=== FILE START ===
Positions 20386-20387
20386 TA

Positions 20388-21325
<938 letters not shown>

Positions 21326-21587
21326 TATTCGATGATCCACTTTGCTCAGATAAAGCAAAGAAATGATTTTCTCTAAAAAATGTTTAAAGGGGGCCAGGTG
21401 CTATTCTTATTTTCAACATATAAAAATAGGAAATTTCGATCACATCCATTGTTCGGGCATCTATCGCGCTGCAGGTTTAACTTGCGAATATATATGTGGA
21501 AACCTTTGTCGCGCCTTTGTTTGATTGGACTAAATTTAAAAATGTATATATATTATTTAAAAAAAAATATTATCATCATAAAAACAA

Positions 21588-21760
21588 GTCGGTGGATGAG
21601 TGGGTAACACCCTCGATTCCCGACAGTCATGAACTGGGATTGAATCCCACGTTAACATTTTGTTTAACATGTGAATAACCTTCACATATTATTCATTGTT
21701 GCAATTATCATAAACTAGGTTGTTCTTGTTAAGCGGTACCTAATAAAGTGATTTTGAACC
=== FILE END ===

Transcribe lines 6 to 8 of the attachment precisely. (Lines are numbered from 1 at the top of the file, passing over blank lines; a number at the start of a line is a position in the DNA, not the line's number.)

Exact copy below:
21326 TATTCGATGATCCACTTTGCTCAGATAAAGCAAAGAAATGATTTTCTCTAAAAAATGTTTAAAGGGGGCCAGGTG
21401 CTATTCTTATTTTCAACATATAAAAATAGGAAATTTCGATCACATCCATTGTTCGGGCATCTATCGCGCTGCAGGTTTAACTTGCGAATATATATGTGGA
21501 AACCTTTGTCGCGCCTTTGTTTGATTGGACTAAATTTAAAAATGTATATATATTATTTAAAAAAAAATATTATCATCATAAAAACAA